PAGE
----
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Mr Aitch

First Hybrid and Disappointed.

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23 minutes ago, Sampleman said:

I got my 2016 Yaris Hybrid in late October 2019 and have driven it some 3,000 miles since. I also was a little bit disappointed when I did some calculations after the first tank stops.

The previous owner used the car for commuting to work, the dealer said this guy drove the car exactly the same route every day. When I got it, the trip computer was not reset to zero, so obviously his average mileage was 5.1 liter per 100 km (55.4 mpg UK), calculated over thousands of miles. After my first tank refill I calculated my mileage at 5.7 liter per 100 km (49.6 mpg) which I found quite disappointing. My next tank refill gave me 5.2 liter (54.3 mpg). One one hand, this is a whooping 35 percent less than my previous car, a Citroen C3 Pluriel with SensoDrive gearbox and 1.6 liter 109 hp engine. On the other hand, this is about 50 percent more than the rating for the old NEDC test cycle.

German automobile club ADAC has tested the car and has reported a combined mileage of 4.8 liter per 100 km (58.85 mpg), and I think that this is a reasonable figure for everyday use and for a driving style which cares for the environment without requiring unreasonable stunts (see: hypermiling, pulse and glide).

Right now, I am monitoring the mileage of my car quite closely, and I got results ranging from 4.6 liter (61.4 mpg) up to 7.8 liter (36.2 mpg). The first, low fuel consumption was the result of approx. 25 miles in calm city traffic in Hamburg. The second, high consumption was rather high speed Autobahn chasing with speeds up to 105 mph and the cruise control set to values between 85 and 95 mph.

From what I have found out myself and from what others tell me, there seem to be several factors which increase the fuel consumption:

1. cold starts in cold weather: When the car is cold, the engine will run on a high idle speed even if the car does not move. This is for warming up the catalytic converter and the engine coolant. When I got my best mileage figure, I had been on the Autobahn before, the engine was warm. Then I stopped at a petrol station, refilled my tank and reset the trip computer. Then the car went through heavy city traffic, but without having to heat up the engine. People who make a sport out of saving fuel, have another trick: When the engine is cold, they switch off the heating system entirely during the warm up period and rely on the heated seats instead;-)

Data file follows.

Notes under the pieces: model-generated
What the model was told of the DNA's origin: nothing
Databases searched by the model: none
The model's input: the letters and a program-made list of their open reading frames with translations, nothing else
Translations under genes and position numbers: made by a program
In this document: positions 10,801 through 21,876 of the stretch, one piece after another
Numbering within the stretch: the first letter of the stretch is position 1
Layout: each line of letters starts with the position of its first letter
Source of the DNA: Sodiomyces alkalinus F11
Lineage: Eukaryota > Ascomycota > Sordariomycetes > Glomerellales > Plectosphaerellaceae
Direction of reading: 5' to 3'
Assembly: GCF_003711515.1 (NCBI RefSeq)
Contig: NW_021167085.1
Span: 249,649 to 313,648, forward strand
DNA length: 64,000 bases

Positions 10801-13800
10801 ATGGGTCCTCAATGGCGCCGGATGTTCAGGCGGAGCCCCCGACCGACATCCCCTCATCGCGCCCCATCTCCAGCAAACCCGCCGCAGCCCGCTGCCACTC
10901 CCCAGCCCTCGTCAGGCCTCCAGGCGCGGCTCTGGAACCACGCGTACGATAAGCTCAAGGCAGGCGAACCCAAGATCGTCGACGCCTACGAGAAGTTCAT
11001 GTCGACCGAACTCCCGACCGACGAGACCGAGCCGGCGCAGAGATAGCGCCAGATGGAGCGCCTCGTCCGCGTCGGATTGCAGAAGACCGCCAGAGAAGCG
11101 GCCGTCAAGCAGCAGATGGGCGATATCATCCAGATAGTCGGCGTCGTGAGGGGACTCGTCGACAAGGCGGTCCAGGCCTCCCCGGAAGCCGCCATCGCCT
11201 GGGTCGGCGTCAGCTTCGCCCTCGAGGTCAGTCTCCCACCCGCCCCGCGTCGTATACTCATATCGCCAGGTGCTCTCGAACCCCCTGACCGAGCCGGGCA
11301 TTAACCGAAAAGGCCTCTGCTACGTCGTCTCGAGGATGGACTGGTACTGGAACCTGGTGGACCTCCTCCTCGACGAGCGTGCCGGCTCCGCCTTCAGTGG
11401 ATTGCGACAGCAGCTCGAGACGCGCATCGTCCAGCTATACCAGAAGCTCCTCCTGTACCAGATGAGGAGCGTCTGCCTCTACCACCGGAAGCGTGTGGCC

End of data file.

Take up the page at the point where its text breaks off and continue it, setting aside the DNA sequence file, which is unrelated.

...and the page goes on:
2. Speeding: The recommended top speed on the German Autobahn is 130 kph (81 mph). I think this is pretty fast for a Yaris Hybrid driver on a fuel saving mission. If you are patient enough to stick with 110 kph (68 mph), your fuel consumption probably will drop by 25 percent. It seems to me that at high speeds the Yaris Hybrid is not more fuel efficient than other petrol powered cars of the same size. A Turbodiesel car may even do better.

3. Using cruise control: People who want to reduce their fuel consumption in a hybrid car should try to make use of the momentum of the car. It seems to save fuel when you accelerate the car firmly until the desired cruising speed, then let it coast a while, then accelerate again... Let the car roll when the road goes downhill and accelerate when it goes up again. And many Toyota Hybrid drivers say that the cruise control is not smart enough to do this. You can hear that. When you drive with cruise control, even slightly ascending roads immediately drive up the engine revs. This costs fuel.

4. Driving in wet conditions with winter tires. I expect a lower fuel consumption in the summer time.

Right now, my personal fuel consumption is slightly higher than initially expected. But I think that it is unfair to judge a Hybrid car only on its fuel consumption. You may not forget that the Yaris features such nice goodies as a seamless transmission, an electric mode for silent operation and a bulletproof drivetrain without clutch, torque converter, alternator or starter.

The last weeks I travelled Germany from south to north and back. I drove hours using the cruise control, and maybe I was turning the heating too high, because I like it warm. Maybe this cost me fuel worth 10 Euros. Okay, so be it;-)


Best regards from Bavaria
Frank

Frank

have had my 2015 yaris hybrid for just over 2 months and done about 4000 miles . i am doing mid 55s to the gallon which is about the same as the HyundaI turbo diesel I used the drive. The yaris is so much nicer to drive and I love the auto . As for your section 2 I wear a coat in the mornings and turn the heating off as soon as the windows are clear this does keep the engine off a lot longer ...

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Also you should consider you're carting around a damn great heavy Battery. Would you think putting a few kilos of mass in your boot would improve economy?

 

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13 hours ago, bathtub tom said:

Also you should consider you're carting around a damn great heavy battery. Would you think putting a few kilos of mass in your boot would improve economy?

What is the weight difference between your car and a Yaris Hybrid?

Also, how do the power of the drivetrains compare?

Mick.